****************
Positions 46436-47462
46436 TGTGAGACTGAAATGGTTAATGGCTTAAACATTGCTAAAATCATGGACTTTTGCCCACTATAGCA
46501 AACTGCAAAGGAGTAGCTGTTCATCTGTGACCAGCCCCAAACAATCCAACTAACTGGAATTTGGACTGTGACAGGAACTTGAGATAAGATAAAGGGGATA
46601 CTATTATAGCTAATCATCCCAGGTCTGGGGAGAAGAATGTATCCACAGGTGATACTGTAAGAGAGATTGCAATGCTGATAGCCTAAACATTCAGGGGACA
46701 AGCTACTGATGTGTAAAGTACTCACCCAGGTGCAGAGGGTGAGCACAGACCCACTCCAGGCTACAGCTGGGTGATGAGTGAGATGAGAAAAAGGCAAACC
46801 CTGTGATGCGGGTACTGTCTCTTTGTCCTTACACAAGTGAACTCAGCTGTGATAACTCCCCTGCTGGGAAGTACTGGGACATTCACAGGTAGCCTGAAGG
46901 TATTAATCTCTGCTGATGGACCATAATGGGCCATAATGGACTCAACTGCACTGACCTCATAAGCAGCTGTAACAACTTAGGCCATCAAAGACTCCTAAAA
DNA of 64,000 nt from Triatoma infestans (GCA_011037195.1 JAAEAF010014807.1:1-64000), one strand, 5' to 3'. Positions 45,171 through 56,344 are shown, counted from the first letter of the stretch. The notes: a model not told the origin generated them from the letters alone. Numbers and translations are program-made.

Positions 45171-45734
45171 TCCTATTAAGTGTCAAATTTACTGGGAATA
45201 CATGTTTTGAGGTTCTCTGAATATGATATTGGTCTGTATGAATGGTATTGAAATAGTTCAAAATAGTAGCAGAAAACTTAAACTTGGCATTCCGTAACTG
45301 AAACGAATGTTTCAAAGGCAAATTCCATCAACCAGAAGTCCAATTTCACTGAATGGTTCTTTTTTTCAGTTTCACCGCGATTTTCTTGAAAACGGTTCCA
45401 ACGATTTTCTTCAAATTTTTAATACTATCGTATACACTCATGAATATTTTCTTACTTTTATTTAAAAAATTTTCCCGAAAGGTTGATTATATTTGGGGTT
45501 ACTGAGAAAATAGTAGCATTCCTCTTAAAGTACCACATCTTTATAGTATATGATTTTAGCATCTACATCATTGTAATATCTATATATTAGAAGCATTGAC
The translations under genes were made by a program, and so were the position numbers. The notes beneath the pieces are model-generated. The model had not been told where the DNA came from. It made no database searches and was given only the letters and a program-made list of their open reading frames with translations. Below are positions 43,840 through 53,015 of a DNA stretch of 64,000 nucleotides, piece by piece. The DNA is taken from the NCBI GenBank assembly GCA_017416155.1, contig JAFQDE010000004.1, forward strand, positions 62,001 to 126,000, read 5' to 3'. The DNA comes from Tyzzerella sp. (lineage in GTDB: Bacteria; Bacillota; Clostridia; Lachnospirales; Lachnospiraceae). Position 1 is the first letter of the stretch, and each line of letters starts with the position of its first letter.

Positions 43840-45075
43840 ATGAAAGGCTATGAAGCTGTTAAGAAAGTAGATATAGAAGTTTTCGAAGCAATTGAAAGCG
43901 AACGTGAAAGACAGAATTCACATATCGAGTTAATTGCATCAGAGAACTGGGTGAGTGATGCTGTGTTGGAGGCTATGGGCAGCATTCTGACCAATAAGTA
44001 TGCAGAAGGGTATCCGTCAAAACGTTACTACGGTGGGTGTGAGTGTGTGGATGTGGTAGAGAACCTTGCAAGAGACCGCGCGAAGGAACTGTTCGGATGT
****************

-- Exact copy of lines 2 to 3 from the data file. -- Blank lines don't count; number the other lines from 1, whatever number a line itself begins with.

46436 TGTGAGACTGAAATGGTTAATGGCTTAAACATTGCTAAAATCATGGACTTTTGCCCACTATAGCA
46501 AACTGCAAAGGAGTAGCTGTTCATCTGTGACCAGCCCCAAACAATCCAACTAACTGGAATTTGGACTGTGACAGGAACTTGAGATAAGATAAAGGGGATA